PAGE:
3. Tuttle permalink
    April 15, 2009 11:14 am

    A “reasonable”person should take the Iranians at their word- they want a world without the United States and Israel and have sworn to destroy both. Why does anyone with half a brain, and who understands history, doubt that? Hitler told us EXACTLY what he was going to do. And still we had the liberals and the Neville Chamberlins who insisted he was just misunderstood and would never really do anything like that.

    The Count is right on. The Mullahs are the ones running things. They would use a win by a “moderate” as a ruse to continue their bomb program while misguided fools like Obama “engage” in dialog and “trust” them to keep their word. (How’s that “trust” thing working out with North Korea? They expelled all the nuke inspectors this morning and are starting building bombs again. Thank you Bill Clinton AND G W Bush. But mostly Clinton- he got ’em started. W was stuck with their mistakes.)

    Newsflash: we have NOTHING the Iranians want. They don’t want our money or our love. They want us DEAD.

    We’re dealing with people motivated by eschatology which tells them the end of the world is nigh and it’s their duty and calling to help bring it about, along with the rise of their 12th Imam (“Madi”), the Islamic Messiah, by causing bloodshed and chaos. You can’t reason with or negotiate with evil like this. Evil like this can only be destroyed through violent means or acts of God.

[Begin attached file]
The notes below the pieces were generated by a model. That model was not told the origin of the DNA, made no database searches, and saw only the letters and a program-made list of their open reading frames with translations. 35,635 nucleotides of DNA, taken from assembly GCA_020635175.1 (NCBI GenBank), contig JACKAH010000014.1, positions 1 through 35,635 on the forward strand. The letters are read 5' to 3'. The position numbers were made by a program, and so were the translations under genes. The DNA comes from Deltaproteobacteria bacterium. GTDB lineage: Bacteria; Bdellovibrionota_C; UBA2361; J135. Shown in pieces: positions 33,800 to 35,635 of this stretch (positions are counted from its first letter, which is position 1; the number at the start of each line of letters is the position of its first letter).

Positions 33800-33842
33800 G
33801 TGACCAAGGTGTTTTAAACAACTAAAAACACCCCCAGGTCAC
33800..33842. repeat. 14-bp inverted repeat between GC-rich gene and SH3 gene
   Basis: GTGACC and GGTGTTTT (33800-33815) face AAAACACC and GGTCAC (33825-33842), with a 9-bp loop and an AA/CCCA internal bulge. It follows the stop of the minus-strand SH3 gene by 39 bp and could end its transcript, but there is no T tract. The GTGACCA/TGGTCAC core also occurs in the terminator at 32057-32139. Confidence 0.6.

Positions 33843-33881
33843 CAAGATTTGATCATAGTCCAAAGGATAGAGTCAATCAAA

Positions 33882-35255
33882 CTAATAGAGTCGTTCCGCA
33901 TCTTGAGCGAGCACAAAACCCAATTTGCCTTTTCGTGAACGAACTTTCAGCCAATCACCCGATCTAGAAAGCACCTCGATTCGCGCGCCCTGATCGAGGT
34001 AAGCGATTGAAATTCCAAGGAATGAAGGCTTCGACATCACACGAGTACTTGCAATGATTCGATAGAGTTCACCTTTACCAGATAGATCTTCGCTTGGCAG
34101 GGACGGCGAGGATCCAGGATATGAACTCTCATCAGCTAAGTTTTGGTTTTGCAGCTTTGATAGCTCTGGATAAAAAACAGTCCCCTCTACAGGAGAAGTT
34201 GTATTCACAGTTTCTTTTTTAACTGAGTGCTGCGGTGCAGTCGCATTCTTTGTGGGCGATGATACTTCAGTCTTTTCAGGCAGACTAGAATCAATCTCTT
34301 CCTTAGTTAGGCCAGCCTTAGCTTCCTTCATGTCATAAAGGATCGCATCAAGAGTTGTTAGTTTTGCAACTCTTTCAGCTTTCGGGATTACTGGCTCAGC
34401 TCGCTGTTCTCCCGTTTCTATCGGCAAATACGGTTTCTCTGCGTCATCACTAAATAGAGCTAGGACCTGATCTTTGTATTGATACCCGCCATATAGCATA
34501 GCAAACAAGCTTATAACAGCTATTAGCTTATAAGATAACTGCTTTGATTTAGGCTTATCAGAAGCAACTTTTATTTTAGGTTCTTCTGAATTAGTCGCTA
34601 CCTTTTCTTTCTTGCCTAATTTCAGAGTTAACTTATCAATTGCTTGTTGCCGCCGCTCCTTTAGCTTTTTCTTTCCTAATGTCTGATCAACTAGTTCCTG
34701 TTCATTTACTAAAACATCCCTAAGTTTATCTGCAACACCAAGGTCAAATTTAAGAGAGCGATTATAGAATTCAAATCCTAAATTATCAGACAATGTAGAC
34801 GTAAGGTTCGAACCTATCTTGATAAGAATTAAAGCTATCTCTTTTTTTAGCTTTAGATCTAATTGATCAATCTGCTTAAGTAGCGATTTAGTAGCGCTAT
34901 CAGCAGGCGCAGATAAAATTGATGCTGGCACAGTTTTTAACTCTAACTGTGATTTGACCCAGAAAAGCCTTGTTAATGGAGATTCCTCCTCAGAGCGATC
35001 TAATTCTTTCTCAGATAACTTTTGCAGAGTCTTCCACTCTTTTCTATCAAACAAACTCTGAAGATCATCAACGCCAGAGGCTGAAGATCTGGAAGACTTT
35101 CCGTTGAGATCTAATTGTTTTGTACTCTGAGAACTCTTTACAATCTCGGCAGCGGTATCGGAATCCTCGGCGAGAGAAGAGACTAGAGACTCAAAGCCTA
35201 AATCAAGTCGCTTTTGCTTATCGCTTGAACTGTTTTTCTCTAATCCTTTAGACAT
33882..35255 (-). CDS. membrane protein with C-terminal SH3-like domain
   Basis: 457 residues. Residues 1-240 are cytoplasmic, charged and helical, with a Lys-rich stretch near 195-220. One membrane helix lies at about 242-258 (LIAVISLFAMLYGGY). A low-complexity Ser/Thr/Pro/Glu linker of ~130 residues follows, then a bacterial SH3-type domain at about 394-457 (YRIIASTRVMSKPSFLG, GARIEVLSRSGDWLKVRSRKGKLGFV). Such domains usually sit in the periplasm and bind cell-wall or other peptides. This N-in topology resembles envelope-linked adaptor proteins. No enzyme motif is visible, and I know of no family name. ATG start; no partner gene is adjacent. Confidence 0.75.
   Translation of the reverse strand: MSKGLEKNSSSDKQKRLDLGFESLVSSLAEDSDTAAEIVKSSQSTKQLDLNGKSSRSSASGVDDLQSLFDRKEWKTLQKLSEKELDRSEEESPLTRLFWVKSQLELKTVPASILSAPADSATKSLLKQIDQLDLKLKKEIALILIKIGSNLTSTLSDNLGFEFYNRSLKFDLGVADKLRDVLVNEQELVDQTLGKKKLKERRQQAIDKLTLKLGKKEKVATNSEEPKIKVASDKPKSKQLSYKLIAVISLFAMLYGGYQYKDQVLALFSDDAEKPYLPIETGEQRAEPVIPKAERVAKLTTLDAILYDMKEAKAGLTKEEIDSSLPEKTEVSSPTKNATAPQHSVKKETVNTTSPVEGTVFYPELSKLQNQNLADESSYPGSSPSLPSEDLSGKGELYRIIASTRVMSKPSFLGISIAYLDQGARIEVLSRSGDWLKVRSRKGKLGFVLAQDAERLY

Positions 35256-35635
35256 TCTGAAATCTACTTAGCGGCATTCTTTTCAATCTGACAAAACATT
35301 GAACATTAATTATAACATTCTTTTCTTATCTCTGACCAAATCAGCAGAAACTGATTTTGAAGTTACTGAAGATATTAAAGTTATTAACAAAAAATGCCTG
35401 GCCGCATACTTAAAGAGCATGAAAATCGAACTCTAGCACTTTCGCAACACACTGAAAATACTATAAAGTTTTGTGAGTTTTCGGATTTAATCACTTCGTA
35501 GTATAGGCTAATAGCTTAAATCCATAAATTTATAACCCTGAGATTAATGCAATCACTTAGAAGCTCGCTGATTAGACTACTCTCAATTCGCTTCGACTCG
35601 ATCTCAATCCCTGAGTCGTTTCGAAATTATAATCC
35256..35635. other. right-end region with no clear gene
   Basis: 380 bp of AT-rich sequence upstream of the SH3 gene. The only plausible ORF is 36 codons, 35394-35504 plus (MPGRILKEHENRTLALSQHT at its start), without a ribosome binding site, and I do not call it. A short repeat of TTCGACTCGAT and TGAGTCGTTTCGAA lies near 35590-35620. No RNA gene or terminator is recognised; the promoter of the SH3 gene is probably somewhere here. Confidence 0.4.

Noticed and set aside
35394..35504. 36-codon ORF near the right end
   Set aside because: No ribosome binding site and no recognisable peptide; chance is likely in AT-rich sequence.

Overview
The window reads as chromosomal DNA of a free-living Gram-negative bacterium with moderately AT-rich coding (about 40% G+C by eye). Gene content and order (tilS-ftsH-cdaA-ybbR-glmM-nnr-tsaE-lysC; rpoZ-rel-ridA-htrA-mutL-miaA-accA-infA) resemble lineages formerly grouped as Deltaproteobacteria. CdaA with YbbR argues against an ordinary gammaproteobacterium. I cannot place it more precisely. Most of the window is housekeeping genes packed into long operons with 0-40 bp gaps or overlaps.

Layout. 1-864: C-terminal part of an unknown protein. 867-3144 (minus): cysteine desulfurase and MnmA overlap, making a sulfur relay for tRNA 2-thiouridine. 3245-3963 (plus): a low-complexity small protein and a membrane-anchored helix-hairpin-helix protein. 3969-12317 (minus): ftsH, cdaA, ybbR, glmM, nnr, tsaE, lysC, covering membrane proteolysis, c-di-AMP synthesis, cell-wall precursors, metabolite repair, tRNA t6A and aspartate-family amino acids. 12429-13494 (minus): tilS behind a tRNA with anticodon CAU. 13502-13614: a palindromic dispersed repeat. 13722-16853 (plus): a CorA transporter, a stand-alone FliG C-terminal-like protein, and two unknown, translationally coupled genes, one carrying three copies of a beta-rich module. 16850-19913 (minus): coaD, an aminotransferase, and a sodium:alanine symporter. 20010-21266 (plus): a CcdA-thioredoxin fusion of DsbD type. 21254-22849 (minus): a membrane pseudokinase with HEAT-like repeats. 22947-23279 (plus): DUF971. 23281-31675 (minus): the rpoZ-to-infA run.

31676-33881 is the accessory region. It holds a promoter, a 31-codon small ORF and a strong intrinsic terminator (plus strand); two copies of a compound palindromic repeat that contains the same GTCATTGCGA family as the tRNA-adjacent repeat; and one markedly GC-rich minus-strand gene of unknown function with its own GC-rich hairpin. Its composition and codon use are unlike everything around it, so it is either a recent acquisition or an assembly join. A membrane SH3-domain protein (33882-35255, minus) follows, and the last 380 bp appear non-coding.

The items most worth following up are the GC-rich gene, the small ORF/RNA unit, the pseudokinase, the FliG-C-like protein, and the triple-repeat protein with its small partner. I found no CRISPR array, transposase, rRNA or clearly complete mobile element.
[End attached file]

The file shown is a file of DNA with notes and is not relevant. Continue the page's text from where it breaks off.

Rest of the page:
Unfortunately, the government of the United States (and about half her population for that matter) no longer has the stomach to look evil in the eye, call by its name and deal with it. Our government has been taken over by left wing radicals to whom global warming is a more dangerous threat than radical Islamic fascists, and to whom conservatives who support lower taxes, are pro-life, support the war on terror and the Second Amendment, and oppose ILLegal immigration are the real threats to security. All with the help of naive liberals, some of whom are even Christians, who have their heads buried so far into the frakkin’ sand, they can’t see we’re witnessing daily the shredding of the Constitution and the biggest, softest, tenderest, most dangerous power grab in the history of this country. If you really believe Obama doesn’t know what’s in his own administration’s DHS report, you’re smoking something. Sounds an awful lot like his “bitter clingers” remarks during the campaign. I wonder how long it will be before I am arrested and hauled off to jail for my “subversive” political views?